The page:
So I was a little hesitant to bring this feature back, mainly because I did this last year and didn’t want to just rehash stuff I had already written. However, when you work enough events there’s something you begin to realize, you can put on the same event again and again, and always have a different experience each time. I should have known there’d be new stuff to talk about from HIFF 31.
A Great First Night
I really had a blast working the opening night of the festival. It was mainly because I got assigned to an awesome team. The other guy in our group was really outgoing and it definitely made for lively conversation while we worked. It just so happened that my team member also made friends with another woman who was with a different team, but during our downtime she sat with us and we all talked story about who we were, why we were all there, what we wanted to see, and of course, about other volunteers (more on that to come). It was somewhat funny that I was the veteran of the group since it was the first time for all of them working the festival, myself only having started just last year. In any case, the night seemed to fly by and I have to admit, I was a little sad to loose my team as I had no idea if I would be working with any of them for the rest of the festival. We all said goodbye and made our separate ways home.
Why Volunteers Should Work the First Night of HIFF
This is something that I only sort of realized this time around: it’s actually a good idea to work the opening night of the festival. I know everyone’s schedule is different, but if you can help it, you’ll definitely get a lot out of it, especially if you’re a first timer.
One of the biggest reasons why you want to work the opening night of HIFF . . . you get your volunteer shirt in the size you want it in. As the festival goes on, there’ll be those who won’t get a shirt in their size or worse yet . . . they won’t get a shirt at all. All that can be avoided by working the first night to ensure that you get one.
Another good reason to work the opening night . . . it’s the only night of the entire festival with the least amount of films playing. It’s the perfect way to “ease into” volunteering at the festival. With the exception of the opening night film (The Front Line) I don’t think any of the other films that played that night were sold out. With only one big film of the night playing, it kind of makes the workload easier to handle. Also, another reason things are sort of calm, the opening night gala tends to draw people (sponsors, directors, actors, talent, and other important people) away from the opening night. Less big wigs = less to worry about.
When Volunteers Go Rogue
I talked about this last year, but sadly it’s always going to be a recurring theme when you have free labor–you always have people that just don’t know how to follow the rules. Sadly, I wasn’t expecting to encounter someone like this so soon.
So to set tone, in our orientation earlier in the week, everyone was told a number of different things about being a volunteer. For time saving purposes I’ll cut to the chase–volunteers aren’t supposed to watch movies while working a shift. Fast forward to opening night. I’m working with my team and we were on a break, sitting around just talking story when we heard this older woman walking down the hall waving her ticket in the air. The funny thing was, she was a volunteer. I had seen her working earlier with a team and she had her volunteer shirt on, but now she was wearing another shirt over that, one that buttoned down the front.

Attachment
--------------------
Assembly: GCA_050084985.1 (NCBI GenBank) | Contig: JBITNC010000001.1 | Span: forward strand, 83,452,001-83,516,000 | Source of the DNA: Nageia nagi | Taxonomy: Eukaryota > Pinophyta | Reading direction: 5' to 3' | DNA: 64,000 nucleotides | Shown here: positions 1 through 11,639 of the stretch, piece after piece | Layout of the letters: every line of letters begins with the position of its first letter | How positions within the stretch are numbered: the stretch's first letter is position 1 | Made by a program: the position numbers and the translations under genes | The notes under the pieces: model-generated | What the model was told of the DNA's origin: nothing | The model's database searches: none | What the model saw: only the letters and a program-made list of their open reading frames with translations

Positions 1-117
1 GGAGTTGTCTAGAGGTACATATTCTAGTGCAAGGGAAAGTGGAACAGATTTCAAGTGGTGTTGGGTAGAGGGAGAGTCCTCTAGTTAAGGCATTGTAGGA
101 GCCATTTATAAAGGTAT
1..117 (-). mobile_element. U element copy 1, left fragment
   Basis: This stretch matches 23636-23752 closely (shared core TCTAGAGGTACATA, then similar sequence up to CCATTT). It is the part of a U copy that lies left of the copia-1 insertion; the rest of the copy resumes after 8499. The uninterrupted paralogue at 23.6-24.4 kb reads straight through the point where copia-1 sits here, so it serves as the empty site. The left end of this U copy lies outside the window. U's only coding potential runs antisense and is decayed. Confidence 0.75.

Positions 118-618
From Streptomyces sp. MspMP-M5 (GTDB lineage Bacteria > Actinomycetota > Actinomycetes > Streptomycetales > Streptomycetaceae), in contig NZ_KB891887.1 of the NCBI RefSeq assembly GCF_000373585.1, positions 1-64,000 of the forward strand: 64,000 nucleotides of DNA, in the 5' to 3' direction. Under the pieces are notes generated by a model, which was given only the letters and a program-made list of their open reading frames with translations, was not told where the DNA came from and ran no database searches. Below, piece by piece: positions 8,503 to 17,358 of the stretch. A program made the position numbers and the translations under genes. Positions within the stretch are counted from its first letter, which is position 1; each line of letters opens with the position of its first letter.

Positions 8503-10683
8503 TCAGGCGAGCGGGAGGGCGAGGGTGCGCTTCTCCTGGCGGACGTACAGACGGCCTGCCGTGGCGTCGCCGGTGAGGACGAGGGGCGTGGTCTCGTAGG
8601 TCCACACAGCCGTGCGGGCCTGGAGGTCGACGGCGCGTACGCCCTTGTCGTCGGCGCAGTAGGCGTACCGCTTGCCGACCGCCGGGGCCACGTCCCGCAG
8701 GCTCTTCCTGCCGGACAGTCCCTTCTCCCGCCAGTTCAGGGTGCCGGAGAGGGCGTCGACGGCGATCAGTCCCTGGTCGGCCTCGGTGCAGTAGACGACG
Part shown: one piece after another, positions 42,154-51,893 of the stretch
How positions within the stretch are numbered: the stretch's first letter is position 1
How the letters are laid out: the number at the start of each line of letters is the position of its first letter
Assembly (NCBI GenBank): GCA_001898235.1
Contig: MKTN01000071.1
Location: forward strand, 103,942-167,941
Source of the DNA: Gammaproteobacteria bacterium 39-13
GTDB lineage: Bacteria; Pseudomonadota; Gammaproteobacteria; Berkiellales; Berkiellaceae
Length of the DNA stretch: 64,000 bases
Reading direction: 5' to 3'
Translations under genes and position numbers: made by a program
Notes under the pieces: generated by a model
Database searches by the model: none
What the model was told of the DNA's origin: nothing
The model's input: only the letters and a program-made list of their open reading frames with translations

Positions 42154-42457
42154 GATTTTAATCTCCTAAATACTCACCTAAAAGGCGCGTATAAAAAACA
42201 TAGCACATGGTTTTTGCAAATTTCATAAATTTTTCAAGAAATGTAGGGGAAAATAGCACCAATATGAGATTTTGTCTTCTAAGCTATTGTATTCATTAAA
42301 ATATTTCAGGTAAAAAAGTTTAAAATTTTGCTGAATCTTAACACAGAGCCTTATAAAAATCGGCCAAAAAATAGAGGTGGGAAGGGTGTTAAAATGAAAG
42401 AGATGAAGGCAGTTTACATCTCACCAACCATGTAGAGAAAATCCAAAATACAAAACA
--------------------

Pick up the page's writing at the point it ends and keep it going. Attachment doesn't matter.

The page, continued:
Well when we saw her this time, she had her outer shirt buttoned up like she was off duty or something. Who did she think she was, Superman or something? Was her buttoned up shirt her civilian clothing? Did she think that by opening that up to expose her volunteer shirt would put her “on duty?” Whatever the case was, she was basically trying to hide the fact that she was a volunteer.
As she walked by us she was loudly pronouncing that we shouldn’t worry because she bought tickets to see a movie and that she had spent $8 on those tickets. On her entire march towards her theater, she kept making it known to the rest of us that she had paid for her tickets. Everyone in my group just looked at each other and kind of just laughed at her.
Obviously she had signed up to volunteer tonight, but I guess was confronted about seeing a movie on shift, hence she bought a ticket to the film she wanted to see–as if this was a way to get around this. We all just kind of had to shake our heads at this woman. Why sign up to work a shift at all if you’re going to go see one of the films–just don’t work. It’s as simple as that in my opinion. What I think happened was, this woman is a longtime volunteer and from what I’ve noticed, they are the ones that have trouble complying with the newer rule about not watching films while on shift. Hence her justification about buying a ticket (as if that made everything ok).
Why the Volunteer Shirt is So Important